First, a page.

Burton, who famously portrayed Kunta Kinte in the television adaptation, got into the mix.

Keith Olbermann received major backlash after he compared Donald Trump to a fictional Black slave from the 1970s novel and miniseries “Roots” during a tweet on Tuesday.

“Yes @realDonaldTrump has always been, will always be, and on the day of his bid for re-election, still is: a whiny little Kunta Kinte,” Olbermann captioned his repost of a “Fox & Friends” interview where Trump bashed the Fox network for not covering his campaign enough.

Olbermann’s tweet was met with immediate blowback online, as critics pointed out that the use of “Kunta Kinte” is often derogatory for a Black person.

“Ahhh…we knew our daily dose of racism would come earlier this morning smh. The clown shows are going to be in full swing all day,” wrote one Twitter fan, as another went into more detail, writing, “So you decided this was a clever take down of the malignant narcissist Trump. Sadly all you did was mock a generation of Americans, who view the Roots character you used as an insult as a symbol of what our ancestors went through. Shame on you for this lapse of insight.”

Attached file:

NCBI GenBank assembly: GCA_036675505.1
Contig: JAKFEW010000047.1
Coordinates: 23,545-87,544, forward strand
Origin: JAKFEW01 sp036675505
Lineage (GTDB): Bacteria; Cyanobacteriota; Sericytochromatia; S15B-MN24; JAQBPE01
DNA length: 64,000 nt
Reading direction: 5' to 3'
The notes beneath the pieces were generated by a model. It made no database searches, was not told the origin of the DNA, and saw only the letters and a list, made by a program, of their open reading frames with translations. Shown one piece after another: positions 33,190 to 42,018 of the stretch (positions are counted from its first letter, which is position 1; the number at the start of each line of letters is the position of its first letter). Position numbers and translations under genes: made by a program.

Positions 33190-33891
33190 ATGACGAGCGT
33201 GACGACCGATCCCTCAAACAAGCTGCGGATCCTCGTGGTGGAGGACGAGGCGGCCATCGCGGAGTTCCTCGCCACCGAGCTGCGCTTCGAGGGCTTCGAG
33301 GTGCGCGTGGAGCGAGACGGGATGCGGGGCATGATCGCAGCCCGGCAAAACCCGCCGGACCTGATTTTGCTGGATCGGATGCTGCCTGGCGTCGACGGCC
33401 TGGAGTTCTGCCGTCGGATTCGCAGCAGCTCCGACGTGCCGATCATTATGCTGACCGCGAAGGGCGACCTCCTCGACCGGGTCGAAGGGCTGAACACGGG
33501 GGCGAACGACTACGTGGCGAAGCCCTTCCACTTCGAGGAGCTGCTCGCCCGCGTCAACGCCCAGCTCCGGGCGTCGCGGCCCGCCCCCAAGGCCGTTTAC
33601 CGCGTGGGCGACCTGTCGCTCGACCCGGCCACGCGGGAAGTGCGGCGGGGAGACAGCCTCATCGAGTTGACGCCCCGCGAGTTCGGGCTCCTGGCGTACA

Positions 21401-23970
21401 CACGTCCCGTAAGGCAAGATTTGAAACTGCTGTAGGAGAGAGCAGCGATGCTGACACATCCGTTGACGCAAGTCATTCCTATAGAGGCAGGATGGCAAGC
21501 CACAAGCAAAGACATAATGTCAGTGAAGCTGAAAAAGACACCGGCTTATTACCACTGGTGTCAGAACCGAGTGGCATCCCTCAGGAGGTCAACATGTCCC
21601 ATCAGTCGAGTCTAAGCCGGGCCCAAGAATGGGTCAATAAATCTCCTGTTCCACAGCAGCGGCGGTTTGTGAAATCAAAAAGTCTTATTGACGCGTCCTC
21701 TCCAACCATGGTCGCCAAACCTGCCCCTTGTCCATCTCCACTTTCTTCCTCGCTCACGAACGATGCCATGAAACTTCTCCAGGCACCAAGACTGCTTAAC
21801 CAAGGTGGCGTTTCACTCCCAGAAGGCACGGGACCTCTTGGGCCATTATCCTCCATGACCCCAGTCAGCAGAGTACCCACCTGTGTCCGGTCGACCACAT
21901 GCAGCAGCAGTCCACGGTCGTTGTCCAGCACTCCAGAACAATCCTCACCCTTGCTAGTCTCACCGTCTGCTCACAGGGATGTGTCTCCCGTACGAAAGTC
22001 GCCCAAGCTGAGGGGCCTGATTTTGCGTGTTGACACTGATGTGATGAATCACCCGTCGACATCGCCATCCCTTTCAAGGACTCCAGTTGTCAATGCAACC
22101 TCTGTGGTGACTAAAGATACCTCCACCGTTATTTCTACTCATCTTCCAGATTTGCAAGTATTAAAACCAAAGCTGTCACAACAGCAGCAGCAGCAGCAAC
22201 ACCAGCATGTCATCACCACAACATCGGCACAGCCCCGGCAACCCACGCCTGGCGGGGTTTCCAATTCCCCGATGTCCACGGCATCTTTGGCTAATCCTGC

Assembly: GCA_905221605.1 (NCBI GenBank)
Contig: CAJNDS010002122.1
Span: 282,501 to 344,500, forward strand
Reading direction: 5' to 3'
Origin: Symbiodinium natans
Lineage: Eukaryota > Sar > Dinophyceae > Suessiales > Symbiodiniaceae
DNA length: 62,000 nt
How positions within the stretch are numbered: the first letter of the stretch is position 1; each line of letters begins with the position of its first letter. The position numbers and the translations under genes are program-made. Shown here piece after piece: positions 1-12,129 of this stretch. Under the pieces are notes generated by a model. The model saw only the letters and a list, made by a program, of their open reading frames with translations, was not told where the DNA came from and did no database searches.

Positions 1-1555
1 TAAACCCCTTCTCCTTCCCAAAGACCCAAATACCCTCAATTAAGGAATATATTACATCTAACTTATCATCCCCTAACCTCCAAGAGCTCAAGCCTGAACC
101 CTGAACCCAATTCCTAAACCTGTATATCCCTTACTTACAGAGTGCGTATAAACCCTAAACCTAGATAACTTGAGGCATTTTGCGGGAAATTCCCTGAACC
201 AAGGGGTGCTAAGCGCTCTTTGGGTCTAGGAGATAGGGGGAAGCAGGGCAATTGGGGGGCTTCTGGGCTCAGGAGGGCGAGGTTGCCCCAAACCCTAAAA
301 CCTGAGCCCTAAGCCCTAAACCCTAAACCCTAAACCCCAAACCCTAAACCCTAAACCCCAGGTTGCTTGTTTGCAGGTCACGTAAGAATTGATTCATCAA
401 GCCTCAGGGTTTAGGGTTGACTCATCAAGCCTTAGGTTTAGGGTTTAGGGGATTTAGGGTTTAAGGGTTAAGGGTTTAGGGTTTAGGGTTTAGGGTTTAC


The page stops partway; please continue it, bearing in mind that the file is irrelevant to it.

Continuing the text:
And many were confused why the word “whiny” was used in the first place as a description for the hero character.

“I don’t recall watching ‘Roots’ and thinking, ‘Wow, Kunta Kinte sure whines a lot. Suck it up, slave!'” shared a user.

Hours later, the tweet was deleted with Obermann offering an explanation, saying his original post was a way of calling Trump a “c–t.”

“Just logged back in: I apologize for my previous subtweet of this. I was using an old 70’s-80’s technique for calling somebody a c*** without writing/saying c***, just using a sound-alike to call Trump a c*** Deleting previous, largely because this one clarifies the c*** part,” Olbermann wrote.

But that still didn’t hold much water for his naysayers.

“You should’ve just said c–t If you meant c–t and not tried to be funny. This s–t is racist and inaccurate as f–k. Calling Kunta Kinte whiny?! WHINY?! How f–king dare you,” posted a follower.

Even LeVar Burton, who famously portrayed Kunta Kinte in the television adaptation, got into the mix.

“Dear @KeithOlbermann, #Kunta is pronounced with a long ‘u’ as in unity, not a short ‘u’ as in cup. Try again! Love, Kunta.”

Burton also posted a photo of himself as Kunta with the caption, “#NewProfilePic.”


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